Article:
There are three kinds of men. The one that learns by reading. The few who learn by observation. The rest of them have to pee on the electric fence for themselves.—Will Rogers
The wide world is all about you: you can fence yourselves in, but you cannot forever fence it out.
Two of our neighbors have fences. One is a simple chain link that boxes in the back yard, making it perfect for pets, which they don’t have, or children, which are only there every other weekend. The other neighbor has been more definitive about his property, though. He has a tall, eight-foot privacy fence around his backyard. This is because he has a pool around which he enjoys throwing parties throughout the summer. We’re thankful that fence is there not just because it keeps Kat’s little ones from playing in the water but also because we really have no desire to see our neighbor in a Speedo. You just can’t unsee that.
Beyond the privacy fence, though, the neighbor also has a stretch of chain link that stretches to the end of his driveway, establishing a firm boundary. Then, presumably so we wouldn’t have to look at the side of his garage, he has a very tall and full shrubbery. This isn’t the evergreen kind like we have, but is more tree-like with a thick covering of leaves from the ground to the sky; it is very good cover and would likely grow quite tall if he’d let it.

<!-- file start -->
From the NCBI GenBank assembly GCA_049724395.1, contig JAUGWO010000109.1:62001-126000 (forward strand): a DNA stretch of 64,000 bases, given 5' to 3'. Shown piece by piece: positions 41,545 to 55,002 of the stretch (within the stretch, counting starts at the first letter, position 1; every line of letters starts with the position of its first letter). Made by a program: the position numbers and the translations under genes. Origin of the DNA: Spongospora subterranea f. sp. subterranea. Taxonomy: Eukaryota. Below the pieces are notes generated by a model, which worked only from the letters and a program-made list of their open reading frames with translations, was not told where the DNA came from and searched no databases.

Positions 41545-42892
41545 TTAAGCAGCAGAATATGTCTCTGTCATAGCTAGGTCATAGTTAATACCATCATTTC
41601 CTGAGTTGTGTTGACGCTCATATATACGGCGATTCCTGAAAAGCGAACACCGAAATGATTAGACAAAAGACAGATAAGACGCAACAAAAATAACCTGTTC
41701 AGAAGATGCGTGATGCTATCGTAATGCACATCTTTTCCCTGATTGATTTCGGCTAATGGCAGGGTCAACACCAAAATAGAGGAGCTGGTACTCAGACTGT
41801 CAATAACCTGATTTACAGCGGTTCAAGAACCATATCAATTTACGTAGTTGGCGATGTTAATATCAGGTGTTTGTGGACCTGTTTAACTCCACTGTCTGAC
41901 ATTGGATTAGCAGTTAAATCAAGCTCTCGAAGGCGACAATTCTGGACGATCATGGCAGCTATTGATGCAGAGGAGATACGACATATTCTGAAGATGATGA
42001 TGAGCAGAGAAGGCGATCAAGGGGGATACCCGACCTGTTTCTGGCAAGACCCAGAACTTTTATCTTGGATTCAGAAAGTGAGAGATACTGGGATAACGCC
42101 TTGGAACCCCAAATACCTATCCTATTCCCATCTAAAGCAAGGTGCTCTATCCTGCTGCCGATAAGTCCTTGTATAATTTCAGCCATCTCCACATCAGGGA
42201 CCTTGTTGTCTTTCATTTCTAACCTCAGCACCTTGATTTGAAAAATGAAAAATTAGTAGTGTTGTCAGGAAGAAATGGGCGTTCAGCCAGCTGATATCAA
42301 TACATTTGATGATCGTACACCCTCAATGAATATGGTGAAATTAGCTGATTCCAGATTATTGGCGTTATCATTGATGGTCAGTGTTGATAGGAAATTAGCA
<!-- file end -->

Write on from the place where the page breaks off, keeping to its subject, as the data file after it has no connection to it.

Not everyone in our neighborhood likes the shrubbery, though. We have one neighbor, a fussy little old woman who claims to be close friends with the chief of police, despite the rotating nature of that position. She doesn’t exactly like the privacy fence, either, but there’s nothing she can do about that thanks to the pool. This fall, just as summer was coming to a close, the top-most leaves of the shrubbery began peaking above the gutters of the garage. Our fussy neighbor delighted in calling the city, citing a piece of arcane legislation, and demanded the shrubbery be cut back.
As Tolkien said, fences don’t keep out the world, or even nosey neighbors. We now have a much more boring view along that fenceline. Pruning the shrub caused the leaves to drop sooner than they normally would; they didn’t change color, they just fled the scene. Fences are an illusion, you see. We think we’re protected, that we can create a barrier against the people who bother us. No, while fences protect small children and dogs, all they do for some people is provide a place to pee, figuratively if not literally. Perhaps we should talk about electrifying that fence.